There is a growing interest for the uptake of organic and agroecological farming practices that rely less on chemical inputs as compared to conventional cropping as exemplified in the EU Green Deal strategies – the Farm to Fork and the Biodiversity Strategies. Research shows that spatial or temporal crop diversification in arable farming potentially lowers pest and disease pressure and increases resource use efficiency, biodiversity and yield. Strip cropping (SC), i.e. growing two or more crops in long alternating multi-row strips, is proposed as a transition step from a conventional large-scale monoculture to smaller, more diversified fields. To move from the experimental field to commercial application will require knowledge and tools to enable adjustments of the general idea of SC to specific farm contexts. Currently, addressing this ‘how-to’ question is limited by actionable knowledge on designing SC systems to simultaneously improve sustainability in bio-physical, economic and social dimensions at farm scale. Therefore, this PhD research is aimed at a combination of enhancing generic knowledge on the effects of SC for multiple ecosystem services, and an approach to enable context-specific on-farm implementation of SC. Multi- year, multi-location on-station experimentation will provide scientific evidence on the effects of SC on pest and disease regulation and production. On-farm trials where re-design plans are implemented and tested by farmers will generate knowledge on detailed changes needed in SC farm operation. Utilizing the SC farmer network, outcomes of this research aim to contribute to accelerating the transition process towards more diversified arable cropping systems in the Netherlands.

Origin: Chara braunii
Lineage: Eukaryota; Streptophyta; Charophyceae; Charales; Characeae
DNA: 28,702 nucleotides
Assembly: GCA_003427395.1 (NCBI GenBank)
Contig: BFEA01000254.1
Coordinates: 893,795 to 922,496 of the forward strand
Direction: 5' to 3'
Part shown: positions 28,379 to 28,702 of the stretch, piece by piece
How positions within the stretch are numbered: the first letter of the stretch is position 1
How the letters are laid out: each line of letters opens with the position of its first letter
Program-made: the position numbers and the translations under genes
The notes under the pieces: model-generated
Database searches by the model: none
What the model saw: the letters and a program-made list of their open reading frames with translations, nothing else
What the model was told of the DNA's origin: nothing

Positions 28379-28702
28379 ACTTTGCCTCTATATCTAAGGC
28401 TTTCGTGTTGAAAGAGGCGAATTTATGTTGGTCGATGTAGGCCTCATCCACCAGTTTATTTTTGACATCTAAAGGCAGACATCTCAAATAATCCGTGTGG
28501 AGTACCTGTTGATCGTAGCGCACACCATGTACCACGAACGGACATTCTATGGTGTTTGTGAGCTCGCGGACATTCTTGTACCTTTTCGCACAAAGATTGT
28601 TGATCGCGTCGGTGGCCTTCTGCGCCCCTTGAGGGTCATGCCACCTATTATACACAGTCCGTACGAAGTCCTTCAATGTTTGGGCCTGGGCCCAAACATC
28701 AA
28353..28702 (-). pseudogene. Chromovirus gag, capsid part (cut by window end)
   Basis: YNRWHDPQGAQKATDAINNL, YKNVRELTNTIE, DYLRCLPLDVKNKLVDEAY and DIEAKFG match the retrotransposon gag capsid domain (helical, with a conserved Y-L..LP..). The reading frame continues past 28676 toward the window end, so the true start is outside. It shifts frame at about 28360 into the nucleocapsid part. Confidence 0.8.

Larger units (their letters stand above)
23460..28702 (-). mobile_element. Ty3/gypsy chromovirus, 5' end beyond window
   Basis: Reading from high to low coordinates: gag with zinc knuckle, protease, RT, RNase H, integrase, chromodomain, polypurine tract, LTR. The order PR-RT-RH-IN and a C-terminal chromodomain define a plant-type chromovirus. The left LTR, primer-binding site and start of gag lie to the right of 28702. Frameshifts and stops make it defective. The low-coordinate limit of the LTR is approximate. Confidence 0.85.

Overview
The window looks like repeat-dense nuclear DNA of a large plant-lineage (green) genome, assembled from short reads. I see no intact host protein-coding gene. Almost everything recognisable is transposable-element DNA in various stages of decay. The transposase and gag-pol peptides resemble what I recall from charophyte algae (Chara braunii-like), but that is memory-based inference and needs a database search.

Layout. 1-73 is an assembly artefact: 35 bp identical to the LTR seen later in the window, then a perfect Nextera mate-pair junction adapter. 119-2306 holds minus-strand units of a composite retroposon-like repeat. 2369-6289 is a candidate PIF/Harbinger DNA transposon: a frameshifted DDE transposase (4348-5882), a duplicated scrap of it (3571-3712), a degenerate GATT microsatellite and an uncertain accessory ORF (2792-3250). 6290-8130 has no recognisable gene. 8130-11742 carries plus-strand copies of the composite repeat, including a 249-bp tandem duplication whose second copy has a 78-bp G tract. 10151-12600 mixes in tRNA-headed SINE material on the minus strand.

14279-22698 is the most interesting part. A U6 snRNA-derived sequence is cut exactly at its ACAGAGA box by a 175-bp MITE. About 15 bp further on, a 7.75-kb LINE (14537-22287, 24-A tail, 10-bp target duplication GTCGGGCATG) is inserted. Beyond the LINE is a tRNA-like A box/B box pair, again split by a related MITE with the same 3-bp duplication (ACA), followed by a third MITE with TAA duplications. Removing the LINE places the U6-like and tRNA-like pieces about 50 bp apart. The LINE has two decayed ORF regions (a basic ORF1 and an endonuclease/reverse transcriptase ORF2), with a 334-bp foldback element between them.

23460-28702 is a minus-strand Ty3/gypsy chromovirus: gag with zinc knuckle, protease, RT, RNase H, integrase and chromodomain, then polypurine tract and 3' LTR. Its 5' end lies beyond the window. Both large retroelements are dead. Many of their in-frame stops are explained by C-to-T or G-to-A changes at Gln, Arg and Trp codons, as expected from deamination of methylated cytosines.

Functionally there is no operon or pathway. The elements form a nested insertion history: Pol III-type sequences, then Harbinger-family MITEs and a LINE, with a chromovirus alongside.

|Effective start/end date||1/06/20 → …|
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